Copyright | (c) OleksandrZhabenko 2021 |
---|---|

License | MIT |

Maintainer | olexandr543@yahoo.com |

Stability | Experimental |

Safe Haskell | Safe-Inferred |

Language | Haskell2010 |

Allows to split lists into sublists with some patterns by quantity.

## Synopsis

- intoRegularSublists :: [Int] -> [a] -> [[a]]
- intoRegularSublistsM :: Monad m => (a -> m [Int]) -> a -> [b] -> m [[b]]

# Documentation

intoRegularSublists :: [Int] -> [a] -> [[a]] Source #

Splits the input second argument into sublists each one containing the `n`

elements where the number is taken as the
sequential element in the first argument starting from the left to the right. If the number is less than 1 then the
corresponding sublist is empty. If all the elements in the first argument are less than 1 then returns an infinite lazy list of
[] as its elements (probably not the needed case). When all the elements of the first argument ends and there are elements in
the second argument being not already processed then the function reinitializes itself with the prior first argument and the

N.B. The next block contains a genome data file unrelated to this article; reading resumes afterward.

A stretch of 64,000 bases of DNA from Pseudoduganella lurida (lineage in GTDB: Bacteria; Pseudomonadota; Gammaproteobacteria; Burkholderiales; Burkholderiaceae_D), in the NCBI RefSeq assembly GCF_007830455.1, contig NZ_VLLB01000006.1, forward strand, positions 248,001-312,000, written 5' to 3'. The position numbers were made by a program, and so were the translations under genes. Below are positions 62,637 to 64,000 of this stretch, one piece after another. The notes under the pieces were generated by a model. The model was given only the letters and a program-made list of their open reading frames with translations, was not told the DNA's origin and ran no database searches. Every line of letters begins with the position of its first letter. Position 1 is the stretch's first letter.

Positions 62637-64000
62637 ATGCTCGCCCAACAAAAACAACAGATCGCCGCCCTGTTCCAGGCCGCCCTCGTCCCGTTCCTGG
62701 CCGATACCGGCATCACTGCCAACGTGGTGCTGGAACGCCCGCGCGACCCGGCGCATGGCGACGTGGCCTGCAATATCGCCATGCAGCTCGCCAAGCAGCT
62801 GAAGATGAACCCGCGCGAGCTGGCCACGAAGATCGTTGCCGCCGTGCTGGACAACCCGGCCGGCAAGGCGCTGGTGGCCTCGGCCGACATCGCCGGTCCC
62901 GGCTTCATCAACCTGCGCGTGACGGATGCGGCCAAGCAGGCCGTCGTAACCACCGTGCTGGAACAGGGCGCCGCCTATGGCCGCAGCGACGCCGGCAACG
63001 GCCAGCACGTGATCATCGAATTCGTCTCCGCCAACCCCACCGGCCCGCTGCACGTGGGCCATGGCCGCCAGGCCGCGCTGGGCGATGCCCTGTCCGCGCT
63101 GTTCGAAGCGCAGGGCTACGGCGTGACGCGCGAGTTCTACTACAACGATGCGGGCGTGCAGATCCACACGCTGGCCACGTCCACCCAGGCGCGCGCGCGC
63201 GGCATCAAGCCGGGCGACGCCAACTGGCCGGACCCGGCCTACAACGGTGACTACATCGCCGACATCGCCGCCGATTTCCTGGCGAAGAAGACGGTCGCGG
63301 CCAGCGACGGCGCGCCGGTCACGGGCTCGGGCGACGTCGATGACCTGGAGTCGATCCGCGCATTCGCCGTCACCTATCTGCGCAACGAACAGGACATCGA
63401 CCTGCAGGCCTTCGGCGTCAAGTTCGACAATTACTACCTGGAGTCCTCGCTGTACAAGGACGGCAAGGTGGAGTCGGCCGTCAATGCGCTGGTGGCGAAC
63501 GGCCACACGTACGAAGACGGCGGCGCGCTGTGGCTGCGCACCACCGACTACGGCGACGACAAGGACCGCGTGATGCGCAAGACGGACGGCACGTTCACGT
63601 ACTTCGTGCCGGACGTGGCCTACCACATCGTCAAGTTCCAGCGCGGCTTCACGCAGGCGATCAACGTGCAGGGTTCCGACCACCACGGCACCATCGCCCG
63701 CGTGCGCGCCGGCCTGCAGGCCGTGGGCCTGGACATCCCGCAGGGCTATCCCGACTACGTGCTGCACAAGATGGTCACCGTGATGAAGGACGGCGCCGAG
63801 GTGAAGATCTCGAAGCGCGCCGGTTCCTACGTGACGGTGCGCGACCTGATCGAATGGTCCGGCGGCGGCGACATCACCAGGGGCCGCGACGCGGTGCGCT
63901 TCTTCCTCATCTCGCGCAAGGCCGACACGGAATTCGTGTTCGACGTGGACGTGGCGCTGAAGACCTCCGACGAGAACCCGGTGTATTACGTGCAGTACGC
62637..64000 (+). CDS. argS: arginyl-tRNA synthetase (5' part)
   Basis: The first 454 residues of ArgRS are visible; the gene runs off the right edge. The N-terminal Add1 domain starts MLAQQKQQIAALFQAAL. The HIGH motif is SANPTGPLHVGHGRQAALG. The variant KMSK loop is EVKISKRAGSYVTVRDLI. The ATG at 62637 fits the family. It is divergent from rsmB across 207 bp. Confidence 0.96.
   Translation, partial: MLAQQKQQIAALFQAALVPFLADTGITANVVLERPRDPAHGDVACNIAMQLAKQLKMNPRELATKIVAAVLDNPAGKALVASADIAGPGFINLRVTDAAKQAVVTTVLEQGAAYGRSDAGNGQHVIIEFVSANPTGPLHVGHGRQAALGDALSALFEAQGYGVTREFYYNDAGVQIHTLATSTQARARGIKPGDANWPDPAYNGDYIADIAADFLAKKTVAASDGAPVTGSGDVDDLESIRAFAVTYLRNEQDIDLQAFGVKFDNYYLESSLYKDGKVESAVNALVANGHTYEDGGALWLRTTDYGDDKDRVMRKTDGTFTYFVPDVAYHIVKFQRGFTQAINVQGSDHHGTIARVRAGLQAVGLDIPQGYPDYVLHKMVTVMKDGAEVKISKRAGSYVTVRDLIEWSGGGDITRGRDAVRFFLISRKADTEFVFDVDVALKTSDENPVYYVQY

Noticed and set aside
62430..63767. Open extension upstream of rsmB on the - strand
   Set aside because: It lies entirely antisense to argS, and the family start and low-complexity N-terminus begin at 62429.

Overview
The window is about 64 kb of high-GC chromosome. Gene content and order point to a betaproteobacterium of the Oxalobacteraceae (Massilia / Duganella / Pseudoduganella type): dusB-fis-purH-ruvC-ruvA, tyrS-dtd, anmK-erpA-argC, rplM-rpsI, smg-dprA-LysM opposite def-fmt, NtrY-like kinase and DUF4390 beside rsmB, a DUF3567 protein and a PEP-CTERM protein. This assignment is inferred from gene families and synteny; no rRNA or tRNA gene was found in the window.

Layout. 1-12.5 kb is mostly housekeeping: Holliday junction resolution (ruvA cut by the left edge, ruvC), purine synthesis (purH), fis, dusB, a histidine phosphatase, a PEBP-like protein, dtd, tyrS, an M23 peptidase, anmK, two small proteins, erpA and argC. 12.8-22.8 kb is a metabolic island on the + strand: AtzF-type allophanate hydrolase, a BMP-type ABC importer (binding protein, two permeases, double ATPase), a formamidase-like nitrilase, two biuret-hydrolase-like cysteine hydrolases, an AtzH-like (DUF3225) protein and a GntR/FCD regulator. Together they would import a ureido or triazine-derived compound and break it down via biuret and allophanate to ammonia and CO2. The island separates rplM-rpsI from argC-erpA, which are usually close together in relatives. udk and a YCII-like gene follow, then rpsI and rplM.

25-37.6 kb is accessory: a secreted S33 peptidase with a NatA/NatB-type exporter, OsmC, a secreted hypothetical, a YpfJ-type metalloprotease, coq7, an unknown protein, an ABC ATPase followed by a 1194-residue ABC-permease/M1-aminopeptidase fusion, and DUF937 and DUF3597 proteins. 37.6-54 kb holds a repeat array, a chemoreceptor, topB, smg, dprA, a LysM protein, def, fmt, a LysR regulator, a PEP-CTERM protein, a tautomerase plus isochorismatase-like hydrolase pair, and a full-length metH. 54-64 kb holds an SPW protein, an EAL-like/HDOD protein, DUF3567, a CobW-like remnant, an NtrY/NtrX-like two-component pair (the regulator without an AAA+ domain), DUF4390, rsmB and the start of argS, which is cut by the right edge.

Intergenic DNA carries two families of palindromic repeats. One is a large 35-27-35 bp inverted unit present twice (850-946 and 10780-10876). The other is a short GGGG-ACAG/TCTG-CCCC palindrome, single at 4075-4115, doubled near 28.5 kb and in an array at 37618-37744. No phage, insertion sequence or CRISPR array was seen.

rest of the unprocessed elements in the second argument. This leads to the *cycling behaviour*.

If the first argument is less than 1 then returns an infinite lazy list of the [] as its elements (probably not the needed case).

Similar functions are in the `list-grouping`

and `split`

packages, but they do not have cycling behaviour and have another realization.

:: Monad m | |

=> (a -> m [Int]) | A monadic function to obtain the argument for the regularization. |

-> a | An initial element (seed) for the monadic function. |

-> [b] | A list to be splitted into the sublists. |

-> m [[b]] |

A monadic variant of the `intoRegularSublists`

where the first argument is taken from the monadic function.